Home > Blog > EN > First visit of the child to the dentist
pierwsza wizyta dziecka u stomatologa
  • by Michal
  • 19 February 2020

    First visit of the child to the dentist

    Fear resulting from the first visit to the dentist with a child is a problem that most parents struggle with, or going to a specialist (by the way we are afraid of ourselves like fire) is to be skipped at all?

    Well, one of the reasons why children are afraid of the dentist is the fear passed on to them by their parents. Children learning by imitation themselves are often afraid of what mom or dad, so be careful whether before the visits to the dentist at all spread visions straight from the worst horror. It is worth asking the question: what are we really afraid of ourselves and is it really our fear?

    What are we afraid of visiting the dentist?

    Once we have the answer, we can begin to consciously prepare the child for a dentist visit. It is best to start as early as possible (2-3 years old) with adaptive visits. In practice, this means that we come to the study with the child not immediately for a proper examination, but first for a kind of cognitive reconnaissance. During such a meeting, the child meets a doctor, he should also be able to see the office, basic equipment, he can sit in a dental chair and play with e.g. an intraoral mirror.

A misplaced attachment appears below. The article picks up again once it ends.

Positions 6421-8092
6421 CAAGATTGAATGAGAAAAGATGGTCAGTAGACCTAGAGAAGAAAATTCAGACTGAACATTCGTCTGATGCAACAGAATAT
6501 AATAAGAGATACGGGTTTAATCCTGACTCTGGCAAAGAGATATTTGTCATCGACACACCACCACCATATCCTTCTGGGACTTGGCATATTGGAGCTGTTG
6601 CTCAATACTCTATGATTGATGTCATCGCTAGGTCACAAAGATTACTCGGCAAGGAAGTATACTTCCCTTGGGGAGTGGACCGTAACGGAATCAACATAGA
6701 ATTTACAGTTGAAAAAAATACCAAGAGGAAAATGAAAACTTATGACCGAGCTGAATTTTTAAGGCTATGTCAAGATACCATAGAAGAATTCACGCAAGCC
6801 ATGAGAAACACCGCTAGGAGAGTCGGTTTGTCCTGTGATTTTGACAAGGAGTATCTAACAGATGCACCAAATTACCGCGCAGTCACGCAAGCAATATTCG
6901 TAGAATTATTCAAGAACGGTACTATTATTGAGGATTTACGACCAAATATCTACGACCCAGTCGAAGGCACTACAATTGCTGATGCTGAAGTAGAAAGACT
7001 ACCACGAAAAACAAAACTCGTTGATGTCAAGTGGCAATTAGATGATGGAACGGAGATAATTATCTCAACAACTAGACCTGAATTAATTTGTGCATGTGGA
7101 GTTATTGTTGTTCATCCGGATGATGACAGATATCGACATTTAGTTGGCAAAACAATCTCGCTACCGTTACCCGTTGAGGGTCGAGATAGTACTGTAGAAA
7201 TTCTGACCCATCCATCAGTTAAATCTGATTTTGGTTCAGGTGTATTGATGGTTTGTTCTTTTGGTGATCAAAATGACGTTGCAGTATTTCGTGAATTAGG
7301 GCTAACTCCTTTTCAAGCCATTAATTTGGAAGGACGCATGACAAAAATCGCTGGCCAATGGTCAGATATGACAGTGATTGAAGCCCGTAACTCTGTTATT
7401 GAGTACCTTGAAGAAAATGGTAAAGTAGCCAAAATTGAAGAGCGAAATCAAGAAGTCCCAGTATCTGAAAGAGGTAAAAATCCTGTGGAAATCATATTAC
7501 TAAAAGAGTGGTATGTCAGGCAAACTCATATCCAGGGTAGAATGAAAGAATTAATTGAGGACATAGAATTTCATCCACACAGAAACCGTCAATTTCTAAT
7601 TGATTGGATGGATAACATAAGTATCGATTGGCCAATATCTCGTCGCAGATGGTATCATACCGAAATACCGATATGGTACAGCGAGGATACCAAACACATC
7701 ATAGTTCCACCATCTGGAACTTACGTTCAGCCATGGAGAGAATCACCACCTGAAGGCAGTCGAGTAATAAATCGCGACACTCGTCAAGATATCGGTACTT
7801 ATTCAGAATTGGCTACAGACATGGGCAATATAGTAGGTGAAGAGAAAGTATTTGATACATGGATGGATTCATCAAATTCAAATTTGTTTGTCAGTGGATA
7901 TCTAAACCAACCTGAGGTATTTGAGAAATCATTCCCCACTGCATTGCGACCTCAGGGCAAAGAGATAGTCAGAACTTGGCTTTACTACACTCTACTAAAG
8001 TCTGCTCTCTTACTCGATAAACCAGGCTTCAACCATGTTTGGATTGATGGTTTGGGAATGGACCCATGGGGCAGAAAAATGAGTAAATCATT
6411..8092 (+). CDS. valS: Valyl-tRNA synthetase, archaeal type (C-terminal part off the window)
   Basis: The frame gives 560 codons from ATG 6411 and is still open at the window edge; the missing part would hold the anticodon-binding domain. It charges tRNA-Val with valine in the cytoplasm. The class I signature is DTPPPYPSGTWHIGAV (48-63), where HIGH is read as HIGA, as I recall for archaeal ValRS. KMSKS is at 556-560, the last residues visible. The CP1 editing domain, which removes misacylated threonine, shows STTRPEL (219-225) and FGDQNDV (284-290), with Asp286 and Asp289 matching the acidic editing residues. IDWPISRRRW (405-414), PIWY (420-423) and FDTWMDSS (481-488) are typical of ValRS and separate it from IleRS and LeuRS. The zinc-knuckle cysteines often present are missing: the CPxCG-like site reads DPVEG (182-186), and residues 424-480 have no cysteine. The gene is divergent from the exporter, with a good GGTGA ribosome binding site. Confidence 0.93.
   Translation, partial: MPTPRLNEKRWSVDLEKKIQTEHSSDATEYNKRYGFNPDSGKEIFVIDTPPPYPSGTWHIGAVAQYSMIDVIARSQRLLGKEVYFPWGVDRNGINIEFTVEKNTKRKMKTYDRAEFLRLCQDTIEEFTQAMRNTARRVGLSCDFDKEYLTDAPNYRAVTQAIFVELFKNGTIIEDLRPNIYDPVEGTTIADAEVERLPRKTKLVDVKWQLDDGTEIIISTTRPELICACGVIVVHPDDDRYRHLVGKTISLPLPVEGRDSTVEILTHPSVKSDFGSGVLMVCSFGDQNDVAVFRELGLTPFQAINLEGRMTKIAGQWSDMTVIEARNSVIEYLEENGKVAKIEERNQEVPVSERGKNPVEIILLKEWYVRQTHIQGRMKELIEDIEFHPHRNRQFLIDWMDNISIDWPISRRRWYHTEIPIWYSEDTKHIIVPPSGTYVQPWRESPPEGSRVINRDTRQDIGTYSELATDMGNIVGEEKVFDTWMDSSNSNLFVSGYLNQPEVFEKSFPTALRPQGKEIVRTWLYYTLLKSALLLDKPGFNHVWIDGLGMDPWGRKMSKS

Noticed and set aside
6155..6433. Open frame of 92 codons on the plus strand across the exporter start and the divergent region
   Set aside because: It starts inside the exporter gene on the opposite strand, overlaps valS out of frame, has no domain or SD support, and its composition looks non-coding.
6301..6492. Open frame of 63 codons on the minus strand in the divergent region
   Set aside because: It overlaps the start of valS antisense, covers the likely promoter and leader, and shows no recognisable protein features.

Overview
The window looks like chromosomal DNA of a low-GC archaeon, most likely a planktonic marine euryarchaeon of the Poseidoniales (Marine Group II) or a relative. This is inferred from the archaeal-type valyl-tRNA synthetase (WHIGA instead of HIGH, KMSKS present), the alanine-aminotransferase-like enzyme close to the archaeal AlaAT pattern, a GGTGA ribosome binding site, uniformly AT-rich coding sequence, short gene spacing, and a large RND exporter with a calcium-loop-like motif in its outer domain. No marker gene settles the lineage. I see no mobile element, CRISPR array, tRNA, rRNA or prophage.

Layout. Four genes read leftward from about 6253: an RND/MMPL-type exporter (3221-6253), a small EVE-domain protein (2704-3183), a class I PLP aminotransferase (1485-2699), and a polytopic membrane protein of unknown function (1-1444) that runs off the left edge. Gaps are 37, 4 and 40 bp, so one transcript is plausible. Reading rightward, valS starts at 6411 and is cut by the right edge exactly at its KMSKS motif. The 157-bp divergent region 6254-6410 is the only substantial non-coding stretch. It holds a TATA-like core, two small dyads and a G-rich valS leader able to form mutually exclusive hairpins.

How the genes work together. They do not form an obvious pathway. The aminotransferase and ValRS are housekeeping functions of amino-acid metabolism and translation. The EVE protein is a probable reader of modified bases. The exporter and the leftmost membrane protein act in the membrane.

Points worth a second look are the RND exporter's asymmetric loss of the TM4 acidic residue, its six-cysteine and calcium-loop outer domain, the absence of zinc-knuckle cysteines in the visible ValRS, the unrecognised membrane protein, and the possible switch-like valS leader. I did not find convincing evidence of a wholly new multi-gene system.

Taming a child before visiting a dentist

    In the meantime, at home, parents simultaneously conduct their educational activities! These can be simple activities related to telling a child a story about a nice dentist, brushing teeth together or organizing a dental check-up for all stuffed animals.


    • It may be that you unconsciously pass on the fear of visiting the dentist to your children. Consider where this fear came from. Maybe it’s bad experiences from years ago? It is hard to compare the comfort of visiting a dentist with the one that accompanied you several years ago. Times have changed, dentists have better equipment and medicines than they used to. There is nothing to be afraid of!
    • Go with your child for an introductory visit. Let your child see that there is nothing to be afraid of. Let them see that not every visit does not have to involve treatments.
    • Tame your child through play, it is also a great opportunity to be together. Make sure your child goes to the dentist with a smile. With a healthy smile!

    Maria Dobraczyńska

    psychologist, psychotherapist